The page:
Uber Eats' new platform frees work lunches from expense reports
Uber Eats has launched a business arm that integrates with its existing Uber for Business platform, where companies can manage rides — and now food delivery — for employees and clients, the company announced Thursday. Eats for Business lets employees pay for delivery on their company’s credit card, eliminating the need for cumbersome expense reporting.
Employers can control when and where employees can order food — to the office or a hotel, for instance — through geofence technology and can cap available funds per meal. If an after-hours dinner exceeds the spend allowance, the employee placing the order can add a second credit card. The system creates one centralized bill and provides administrators detailed stats on employee spending habits.
More than 50,000 businesses use Uber’s corporate platform, launched in 2014 as a free app that now charges a 10% fee. The rideshare leader says Uber already processes hundreds of thousands of Uber Eats receipts every year.
The administrative benefits in this new corporate platform sound great for businesses, but restaurants delivering through Uber Eats might be in for a surprise. Uber did not respond to a request for details on what conversation, if any, it had with its partner restaurants leading up to the Eats for Business launch. How restaurants are expected to deal with a potential onslaught of large lunch and dinner orders remains unclear.
This new corporate ordering platform comes as competition in third-party delivery reaches an all-time high. Last year, Uber reported that it was working with about 50,000 participating restaurants across about 70 cities globally, 60% of which are in the U.S. Grubhub, on the other hand, works with about the same number in the U.S. alone, with its only international market in London. Postmates and DoorDash also vie for consumer and restaurant loyalty on the U.S. front, making it imperative for companies to launch innovations that differentiate them from rivals.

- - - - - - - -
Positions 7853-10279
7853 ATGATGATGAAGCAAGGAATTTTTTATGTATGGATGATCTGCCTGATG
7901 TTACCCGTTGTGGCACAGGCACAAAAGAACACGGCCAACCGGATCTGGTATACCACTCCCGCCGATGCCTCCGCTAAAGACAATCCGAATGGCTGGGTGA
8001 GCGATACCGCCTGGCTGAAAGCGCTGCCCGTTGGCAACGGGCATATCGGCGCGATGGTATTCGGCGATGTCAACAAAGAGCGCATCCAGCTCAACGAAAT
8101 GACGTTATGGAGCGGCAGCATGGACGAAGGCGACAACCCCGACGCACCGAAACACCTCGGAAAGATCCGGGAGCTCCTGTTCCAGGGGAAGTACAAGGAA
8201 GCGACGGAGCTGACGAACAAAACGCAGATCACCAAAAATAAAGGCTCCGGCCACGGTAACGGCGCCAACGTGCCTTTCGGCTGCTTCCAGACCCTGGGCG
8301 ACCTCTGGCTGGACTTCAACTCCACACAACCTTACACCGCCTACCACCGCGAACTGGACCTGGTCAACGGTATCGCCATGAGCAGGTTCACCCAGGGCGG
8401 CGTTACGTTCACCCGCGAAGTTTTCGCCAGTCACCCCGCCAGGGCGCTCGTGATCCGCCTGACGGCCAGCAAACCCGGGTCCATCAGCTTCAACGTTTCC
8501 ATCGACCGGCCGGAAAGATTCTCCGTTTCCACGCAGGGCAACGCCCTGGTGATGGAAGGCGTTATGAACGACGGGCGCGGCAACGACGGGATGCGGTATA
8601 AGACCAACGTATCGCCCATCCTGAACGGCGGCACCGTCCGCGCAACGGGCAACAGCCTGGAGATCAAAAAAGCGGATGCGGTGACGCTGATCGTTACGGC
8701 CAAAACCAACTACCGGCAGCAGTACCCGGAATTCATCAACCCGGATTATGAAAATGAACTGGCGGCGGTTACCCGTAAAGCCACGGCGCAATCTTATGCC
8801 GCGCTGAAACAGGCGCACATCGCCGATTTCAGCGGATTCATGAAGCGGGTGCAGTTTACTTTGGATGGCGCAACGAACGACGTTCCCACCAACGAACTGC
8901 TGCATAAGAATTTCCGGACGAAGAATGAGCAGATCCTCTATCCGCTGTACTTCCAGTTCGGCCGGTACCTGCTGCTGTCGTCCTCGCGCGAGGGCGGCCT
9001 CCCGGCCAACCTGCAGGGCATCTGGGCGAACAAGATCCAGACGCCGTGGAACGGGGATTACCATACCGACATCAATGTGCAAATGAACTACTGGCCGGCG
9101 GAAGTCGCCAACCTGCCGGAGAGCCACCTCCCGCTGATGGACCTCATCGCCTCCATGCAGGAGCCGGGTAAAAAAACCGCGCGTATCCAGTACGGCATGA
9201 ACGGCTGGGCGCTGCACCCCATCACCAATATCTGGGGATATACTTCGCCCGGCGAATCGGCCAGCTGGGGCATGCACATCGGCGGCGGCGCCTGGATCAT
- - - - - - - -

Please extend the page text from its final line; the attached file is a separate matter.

Though it doesn't boast the market penetration of Grubhub, Uber Eats has racked up some wins — McDonald's, for example, partnered with Uber Eats for delivery last year. But the more-established delivery guru has plenty of victories of its own, forging a partnership with Yum Brands in May. The restaurant conglomerate also bought 3% of Grubhub's stock.
The promotional video for Uber Eats, predictably, highlights restaurant owners, chefs and managers extolling higher sales, new customers and no-fuss logistics. But the real picture for restaurants using Uber Eats or any third-party delivery partner comes at a cost, both in revenue and reputation. The loss of lucrative in-store sales of indulgences like dessert and alcohol, on top of service fees reportedly as high as 30%, can hurt a restaurant’s already precarious bottom line. This delivery scheme also eliminates the restaurant-customer relationship, and could erode loyalty.
Uber has found a niche in the corporate world, though, and the addition of food delivery could take that lead up another notch. At Certify, an accounting software company, rideshare reimbursements have risen across the board but Uber now commands more than half of its clients’ ground transportation. Uber for Business has no doubt simplified the fact that a huge swath of people, especially those with expense accounts, choose Uber to travel. Now Uber has made it easier for them to choose Uber Eats for lunch, too.